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Cross the Rubicon

Helping Your Company Sell Into, Raise Capital From, and Find Partners in Emerging Economies

Cross the Rubicon - Helping Your Company Sell Into, Raise Capital From, and Find Partners in Emerging Economies

More Bad News for Nigeria

Last Sunday’s terrorist attacks in Kano, Nigeria underscored the delicate condition of Africa’s most important emerging economy.  President Goodluck Jonathan needs to show his own people and the international community that his government can respond to these terrorist attacks in a way that does not spread the violence, but instead contains it, thereby allowing Nigeria to continue to develop economically. As the largest market in Africa, Nigeria has much to lose if the violence spreads, or even should sporadic but effective violence continue, the latter illustrating Jonathan’s inability to provide a safe and secure environment for multinationals within which they can operate.

The Africa Report writes today, “It is too early to write off the Jonathan government, but it is struggling with political baggage that is holding up progress on energy policy and may completely derail it. The bold predictions last year of a period of high growth, economic reform and rising incomes sustained by strong demand for Nigeria’s oil and gas are now being rewritten, even by some of the more bullish banks and analysts. Renaissance Capital has cut its forecast for 2012 growth to 6.8 percent, its lowest level for three years. It predicts inflation could rise by as much as 3 percent due to the partial ending of the fuel subsidy.”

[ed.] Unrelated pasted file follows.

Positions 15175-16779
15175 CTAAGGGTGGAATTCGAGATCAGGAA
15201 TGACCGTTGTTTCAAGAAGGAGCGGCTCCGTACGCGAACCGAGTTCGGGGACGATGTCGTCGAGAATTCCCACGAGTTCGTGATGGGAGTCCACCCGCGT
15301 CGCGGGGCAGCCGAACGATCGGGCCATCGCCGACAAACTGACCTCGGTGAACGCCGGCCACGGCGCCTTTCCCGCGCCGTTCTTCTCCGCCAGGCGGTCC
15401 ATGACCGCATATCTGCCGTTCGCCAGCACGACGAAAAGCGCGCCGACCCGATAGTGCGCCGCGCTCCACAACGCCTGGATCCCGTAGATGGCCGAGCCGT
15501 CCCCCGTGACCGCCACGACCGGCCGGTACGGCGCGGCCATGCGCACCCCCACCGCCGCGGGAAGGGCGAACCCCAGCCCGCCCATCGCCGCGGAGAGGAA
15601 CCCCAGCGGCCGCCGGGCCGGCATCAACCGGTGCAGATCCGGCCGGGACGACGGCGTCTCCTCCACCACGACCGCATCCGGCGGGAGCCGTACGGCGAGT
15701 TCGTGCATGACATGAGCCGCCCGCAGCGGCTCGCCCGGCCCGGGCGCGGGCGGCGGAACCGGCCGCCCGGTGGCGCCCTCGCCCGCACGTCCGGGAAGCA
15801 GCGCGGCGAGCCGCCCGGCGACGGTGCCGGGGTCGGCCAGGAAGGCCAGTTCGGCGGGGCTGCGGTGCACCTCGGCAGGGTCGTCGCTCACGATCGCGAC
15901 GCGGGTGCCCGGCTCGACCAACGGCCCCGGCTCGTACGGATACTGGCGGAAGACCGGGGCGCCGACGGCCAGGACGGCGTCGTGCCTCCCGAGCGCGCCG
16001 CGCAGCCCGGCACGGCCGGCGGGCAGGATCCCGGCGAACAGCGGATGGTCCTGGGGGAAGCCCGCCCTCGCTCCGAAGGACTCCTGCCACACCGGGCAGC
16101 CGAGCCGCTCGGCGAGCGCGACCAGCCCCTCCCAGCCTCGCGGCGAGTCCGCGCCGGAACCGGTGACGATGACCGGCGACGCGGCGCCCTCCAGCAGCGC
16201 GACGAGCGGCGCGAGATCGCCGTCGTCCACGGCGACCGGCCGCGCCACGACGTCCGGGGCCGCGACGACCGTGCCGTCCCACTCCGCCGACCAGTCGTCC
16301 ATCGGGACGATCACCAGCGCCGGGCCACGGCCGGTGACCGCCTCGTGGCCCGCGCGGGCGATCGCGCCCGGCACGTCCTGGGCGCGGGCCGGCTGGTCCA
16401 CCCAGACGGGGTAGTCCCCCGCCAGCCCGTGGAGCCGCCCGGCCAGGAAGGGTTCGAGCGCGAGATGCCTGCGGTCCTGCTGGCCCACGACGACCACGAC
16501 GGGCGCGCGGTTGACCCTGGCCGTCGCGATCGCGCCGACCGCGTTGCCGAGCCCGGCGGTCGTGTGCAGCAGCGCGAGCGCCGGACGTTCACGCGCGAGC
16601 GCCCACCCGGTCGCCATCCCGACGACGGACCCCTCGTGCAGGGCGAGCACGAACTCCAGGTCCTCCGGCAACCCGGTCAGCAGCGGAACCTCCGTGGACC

What is this fuel subsidy and why is it so integral to Nigeria’s development as an emerging economy?  Originally designed as a means of signaling to outside investors that Nigeria was ready for FDI into its energy sector, the fuel subsidy will hit the average Nigerian consumer – already struggling to find work and deal with inflation – and reduce their discretionary income significantly.  Nigeria’s fuel subsidy accounts for almost 1/3 of the country’s entire budget; only by opening to FDI will its energy costs go down and the country be able to redirect investment away from fuel into much needed public infrastructure. But entrenched interests are not eager to see the fuel subsidy go away.

At its core, the fuel subsidy is about corruption.  Consequently, Nigeria’s ability to push the fuel subsidy through will require political will that has been found lacking during most of the country’s recent history.  Perversely, the violence in northern Nigeria feeds into the desire of corrupt politicians to maintain the status quo by making it more difficult for the Jonathan administration to marshal its resources around an effective anti-corruption political strategy.

Nigeria is already home to many American and European multinationals who need access to the country’s various natural resources; however, the more exciting potential is the one companies like YUM! Brands are chasing in their early efforts to expand into Nigeria.  If Nigeria is to develop, it will need to create a stable and safe environment where FMCG and industrial companies can securely deploy staff and expend business development resources.  Should Nigeria be unable to do this, the country may well ride out the current boom in commodities to find that it never realized its long term potential of developing the first vibrant middle class in Africa.  What a shame that would be.